Green and/or greater spotted woodpeckers will probably be heard if not seen. If you are very lucky, you may also see the shy and elusive muntjacThe muntjac (Reeves's Muntjac) is a very small deer, growing to only about 50cm high at the shoulder.
Small, stocky, russet brown in summer, grey brown in winter, they were first introduced from China to Woburn in the early 20th century. Following deliberate releases and escapes from Woburn, they are now widely spread in south and central England and Wales. deer. Butterflies, including the white-letter and purple hair-streaks, may be observed, and in the late evening Daubenton's bats may be seen skimming low over the lake. There were numerous sightings of the harmless grass snake in the summers of 1996 and 1997. Many wild flowers and fungi add to one's enjoyment.
Dog walkers, bird watchers, botanists and families enjoying a day in the countryside are always to be seen. The open grassland by the cricket pitch is a popular area for flying kites. (Organised games on the Common require the written consent of the Curators.)
Photo: James Cridland
Monken Hadley CC vs. Botany Bay 2nd XI
July 28, 2007
Cricket: The earliest known record of a match being played on the Common appeared in the Barnet Press, and relates to a game against the Privy Council Office C.C on June 14th 1862. There's also a reference in an Anthony Trollope (1815-82) novel “The Bertrams”, which, though written in 1858/59, was set in the 1840's. (Anthony's mother, Fanny, lived for a time in Hadley): it therefore seems very likely that cricket was first played on the Common before 1862.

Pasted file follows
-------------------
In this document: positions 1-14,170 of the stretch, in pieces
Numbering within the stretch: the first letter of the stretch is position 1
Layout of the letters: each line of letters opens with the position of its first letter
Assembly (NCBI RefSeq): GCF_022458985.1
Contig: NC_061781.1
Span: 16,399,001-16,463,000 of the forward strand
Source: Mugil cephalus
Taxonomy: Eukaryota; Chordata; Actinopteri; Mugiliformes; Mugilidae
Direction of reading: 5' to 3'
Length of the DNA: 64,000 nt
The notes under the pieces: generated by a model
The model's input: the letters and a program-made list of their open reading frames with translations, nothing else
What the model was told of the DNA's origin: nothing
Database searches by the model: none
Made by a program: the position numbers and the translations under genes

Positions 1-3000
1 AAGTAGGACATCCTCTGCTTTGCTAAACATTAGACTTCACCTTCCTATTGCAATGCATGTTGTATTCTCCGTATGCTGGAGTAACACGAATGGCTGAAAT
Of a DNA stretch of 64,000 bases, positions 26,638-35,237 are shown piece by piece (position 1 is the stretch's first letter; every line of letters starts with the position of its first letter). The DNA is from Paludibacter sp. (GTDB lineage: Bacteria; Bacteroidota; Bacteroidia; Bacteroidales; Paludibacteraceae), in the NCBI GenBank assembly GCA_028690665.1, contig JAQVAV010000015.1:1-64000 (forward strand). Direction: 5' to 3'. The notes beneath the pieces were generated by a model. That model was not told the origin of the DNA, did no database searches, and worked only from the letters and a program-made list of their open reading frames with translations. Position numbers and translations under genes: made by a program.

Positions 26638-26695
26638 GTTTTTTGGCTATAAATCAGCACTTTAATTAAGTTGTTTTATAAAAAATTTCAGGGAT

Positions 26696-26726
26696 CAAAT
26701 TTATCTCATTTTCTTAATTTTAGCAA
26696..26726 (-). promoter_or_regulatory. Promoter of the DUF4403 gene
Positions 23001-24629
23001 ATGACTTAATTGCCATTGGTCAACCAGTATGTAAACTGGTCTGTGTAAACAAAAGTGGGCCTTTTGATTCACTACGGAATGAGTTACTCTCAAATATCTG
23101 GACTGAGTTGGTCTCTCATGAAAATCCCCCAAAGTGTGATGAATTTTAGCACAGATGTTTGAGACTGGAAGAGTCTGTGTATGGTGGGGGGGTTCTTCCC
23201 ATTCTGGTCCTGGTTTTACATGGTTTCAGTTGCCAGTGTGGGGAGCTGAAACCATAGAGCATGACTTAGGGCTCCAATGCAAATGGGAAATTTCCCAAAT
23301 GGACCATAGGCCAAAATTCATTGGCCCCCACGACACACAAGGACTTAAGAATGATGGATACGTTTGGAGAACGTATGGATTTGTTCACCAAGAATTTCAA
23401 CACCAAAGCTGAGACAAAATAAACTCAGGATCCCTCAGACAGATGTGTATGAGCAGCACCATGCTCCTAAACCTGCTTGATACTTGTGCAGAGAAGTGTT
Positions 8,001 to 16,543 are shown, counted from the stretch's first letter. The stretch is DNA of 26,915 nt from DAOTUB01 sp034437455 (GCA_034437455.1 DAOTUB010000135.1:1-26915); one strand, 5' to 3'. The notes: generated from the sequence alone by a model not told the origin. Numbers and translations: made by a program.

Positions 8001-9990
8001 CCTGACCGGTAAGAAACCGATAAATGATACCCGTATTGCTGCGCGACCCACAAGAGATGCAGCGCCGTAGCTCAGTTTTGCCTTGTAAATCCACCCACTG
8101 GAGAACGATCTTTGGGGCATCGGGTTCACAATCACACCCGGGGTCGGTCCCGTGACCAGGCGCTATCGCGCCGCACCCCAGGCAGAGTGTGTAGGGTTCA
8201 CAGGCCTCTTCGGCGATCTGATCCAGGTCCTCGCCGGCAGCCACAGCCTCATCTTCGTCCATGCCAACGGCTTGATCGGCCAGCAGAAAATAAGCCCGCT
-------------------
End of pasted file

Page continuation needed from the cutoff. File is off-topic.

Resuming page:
The present Monken Hadley Cricket Club, which has its pitch on the grassland at the western end of the Common, was formed in 1954, and has performed continuously since then.
Photo: Alan Magnus
Fisherman at Jack's Lake
The fishing of Jack's Lake is licensed to the Hadley Angling and Preservation Society (HAPS). Day tickets are available and many youngsters are first introduced to the sport at this lake.
The club, which was formed in 1982, has done much to improve the surroundings of the lake, as well as the fishing (though the rusted galvanised tanks still being used by HAPS as rubbish bins are a real eyesore, and badly let down the rest of the Common).
Public Notice, 1891
All we ask is that, for the benefit of all the other visitors, you respect the following RULES:
● No fires
● No vehicles or motor-bikes (except on roads)
● No horse riding or cycling (except on roads or bridleway)
● No dumping or litter
● No grazing (except by commoners)
● No camping
● No shooting
● No damage to or removal of trees, plants, turf, timber
● Dogs should be kept under effective control at all times